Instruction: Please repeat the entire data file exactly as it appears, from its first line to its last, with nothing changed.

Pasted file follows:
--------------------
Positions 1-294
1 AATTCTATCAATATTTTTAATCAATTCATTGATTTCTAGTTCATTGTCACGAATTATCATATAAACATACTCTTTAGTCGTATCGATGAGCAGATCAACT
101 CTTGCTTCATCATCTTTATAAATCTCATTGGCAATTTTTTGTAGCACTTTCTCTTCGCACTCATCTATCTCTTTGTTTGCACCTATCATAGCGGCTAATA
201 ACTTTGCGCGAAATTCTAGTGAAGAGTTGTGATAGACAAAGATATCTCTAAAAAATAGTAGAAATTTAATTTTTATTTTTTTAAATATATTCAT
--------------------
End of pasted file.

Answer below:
Positions 1-294
1 AATTCTATCAATATTTTTAATCAATTCATTGATTTCTAGTTCATTGTCACGAATTATCATATAAACATACTCTTTAGTCGTATCGATGAGCAGATCAACT
101 CTTGCTTCATCATCTTTATAAATCTCATTGGCAATTTTTTGTAGCACTTTCTCTTCGCACTCATCTATCTCTTTGTTTGCACCTATCATAGCGGCTAATA
201 ACTTTGCGCGAAATTCTAGTGAAGAGTTGTGATAGACAAAGATATCTCTAAAAAATAGTAGAAATTTAATTTTTATTTTTTTAAATATATTCAT